The Republic of the Congo’s economy is heavily dependent on the extractive sector, which contributed 67% of the government’s total revenue in 2019. It is a leading producer of crude oil and produces gold and diamonds through artisanal mining. However, social conflicts have arisen around how revenues from natural resources are managed.
The Republic of the Congo has used the EITI process to shed more light on how extractive licenses are allocated and on transactions related to crude oil and sales and state-owned enterprises. To advance the country’s transparency agenda, ITIE Congo is conducting ongoing analysis of past and future extractive revenues through financial modelling. It is also examining the mechanisms underpinning the valorisation of oil production to support revenue forecasting.
ITIE Congo is using the EITI data to conduct financial modelling activities of past and future extractive revenues to help inform decision making on future production.
In 2017, EITI reporting on the proceeds of the sales of the government's in-kind share of oil showed that only 10% of these revenues flow to the treasury, with remaining revenues channeled to the reimbursement of loans and pre-financing agreements. This data opened new avenues for civil society and donors to scrutinise the management of Congo’s oil revenues and to analyse the valuation of Congolese oil sales, particularly in the context of its oil-backed liabilities and sovereign debt management.
The Republic of the Congo uses EITI implementation to report on the management of its growing forestry sector.
Extractive sector data
Production and exports
Top paying companies
Extractive sector management
Tax and legal framework
The Republic of the Congo’s mining sector is governed by the Mining Code, while the oil and gas sector is governed by the Hydrocarbon Code. Companies operating in sector are subject to petroleum taxation under the Hydrocarbon Code, which was revised in 2016 and includes a 15% “proportional mining royalty” and the state’s share of production (profit oil) as stipulated in production sharing contracts. Companies are also subject to common law taxes under the General Tax Code and the Customs Code.
The Ministry of Hydrocarbons oversees oil and gas exploration and exploitation activities. It is responsible for the implementation and monitoring of government policy and the development of legislative and regulatory provisions applicable to the hydrocarbons sector.
Licenses and contracts
Oil and gas exploration and production licenses are awarded through either an open tendering process or by mutual agreement with the government, and are published in a public repository. Research and mining licenses are awarded by the Minister of Mines on a first come first served basis.
In accordance with the Hydrocarbon Code and Mining Code, all oil, gas and mining (including production sharing contracts) are published in the Journal Officiel on the government’s website. Some contracts are also available through the Resource Contracts Portal.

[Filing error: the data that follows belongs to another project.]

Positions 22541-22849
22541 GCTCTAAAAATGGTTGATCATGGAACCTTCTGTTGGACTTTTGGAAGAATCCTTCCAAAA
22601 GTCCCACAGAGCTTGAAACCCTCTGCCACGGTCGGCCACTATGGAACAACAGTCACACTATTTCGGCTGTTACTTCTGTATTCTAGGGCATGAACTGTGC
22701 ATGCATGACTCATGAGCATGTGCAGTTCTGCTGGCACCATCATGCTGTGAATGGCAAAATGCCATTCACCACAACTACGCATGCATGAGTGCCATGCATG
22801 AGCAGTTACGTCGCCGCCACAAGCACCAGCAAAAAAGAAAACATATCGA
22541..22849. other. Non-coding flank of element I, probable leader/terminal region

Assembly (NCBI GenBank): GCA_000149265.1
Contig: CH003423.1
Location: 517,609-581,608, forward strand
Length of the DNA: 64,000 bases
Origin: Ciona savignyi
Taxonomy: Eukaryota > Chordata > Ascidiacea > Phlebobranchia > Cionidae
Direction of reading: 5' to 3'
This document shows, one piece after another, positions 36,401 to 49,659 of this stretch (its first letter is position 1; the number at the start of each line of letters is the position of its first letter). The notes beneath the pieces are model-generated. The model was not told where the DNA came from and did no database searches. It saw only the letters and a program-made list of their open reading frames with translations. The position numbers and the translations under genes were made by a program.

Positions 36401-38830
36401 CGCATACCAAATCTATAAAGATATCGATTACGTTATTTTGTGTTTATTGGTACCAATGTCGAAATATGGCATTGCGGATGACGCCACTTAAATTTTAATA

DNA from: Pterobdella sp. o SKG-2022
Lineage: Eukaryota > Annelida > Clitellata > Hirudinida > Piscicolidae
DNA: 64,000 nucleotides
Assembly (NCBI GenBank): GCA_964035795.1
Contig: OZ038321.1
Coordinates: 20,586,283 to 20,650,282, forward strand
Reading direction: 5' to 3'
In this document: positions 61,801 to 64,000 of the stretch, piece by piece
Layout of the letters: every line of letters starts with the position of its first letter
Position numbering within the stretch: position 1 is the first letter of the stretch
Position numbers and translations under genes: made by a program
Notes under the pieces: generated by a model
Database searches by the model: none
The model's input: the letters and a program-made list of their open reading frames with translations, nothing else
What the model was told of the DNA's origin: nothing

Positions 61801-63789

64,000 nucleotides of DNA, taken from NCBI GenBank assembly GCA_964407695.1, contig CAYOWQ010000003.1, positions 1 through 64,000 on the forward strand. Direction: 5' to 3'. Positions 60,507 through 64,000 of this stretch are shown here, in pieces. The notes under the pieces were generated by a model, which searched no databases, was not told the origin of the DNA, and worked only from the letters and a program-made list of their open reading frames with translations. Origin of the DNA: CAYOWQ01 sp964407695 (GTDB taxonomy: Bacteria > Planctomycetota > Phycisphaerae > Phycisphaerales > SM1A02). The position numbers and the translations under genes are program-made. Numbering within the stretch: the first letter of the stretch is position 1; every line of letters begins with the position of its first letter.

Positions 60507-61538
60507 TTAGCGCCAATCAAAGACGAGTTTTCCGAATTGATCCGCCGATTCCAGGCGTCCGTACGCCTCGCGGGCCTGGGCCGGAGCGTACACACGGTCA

In 2020, a draft law on beneficial ownership was proposed by the Ministry of Finance and Budget through the National Agency for Financial investments (ANIF). The draft law, which builds on the transparency law of March 2017, has yet to be legislated.
The Republic of the Congo’s 2018 EITI Report provides some beneficial ownership data for 14 extractive companies, however only four companies provide detailed data. The definition for beneficial ownership used in EITI reporting is based on the Fourth European Union Anti-Money Laundering Directive.
In accordance with Decree n°2000-186, surface royalties paid by oil and gas companies are collected by the central government and subsequently distributed as follows:
One third to the Public Treasury;
Two thirds to public authorities.
The Minister of Finance determines the regional public authorities and beneficiaries that receive shares of extractive revenues, and further decides how these revenues are distributed between different communities.
ITIE Congo is administered by the Republic of the Congo Multi-Stakeholder Group (MSG) in accordance with the Decree 2019-383. The MSG is chaired by the Minister of Finance and Budget, Mr Roger Rigobert Andely. The National Coordinator is Mr Michel Okoko.
The Republic of the Congo was found to have made meaningful progress with considerable improvements in implementing the 2016 EITI Standard in September 2020, following its second Validation. The Republic of the Congo has fully addressed six of the 15 corrective actions identified in its previous Validation. The next Validation is expected to commence in July 2022.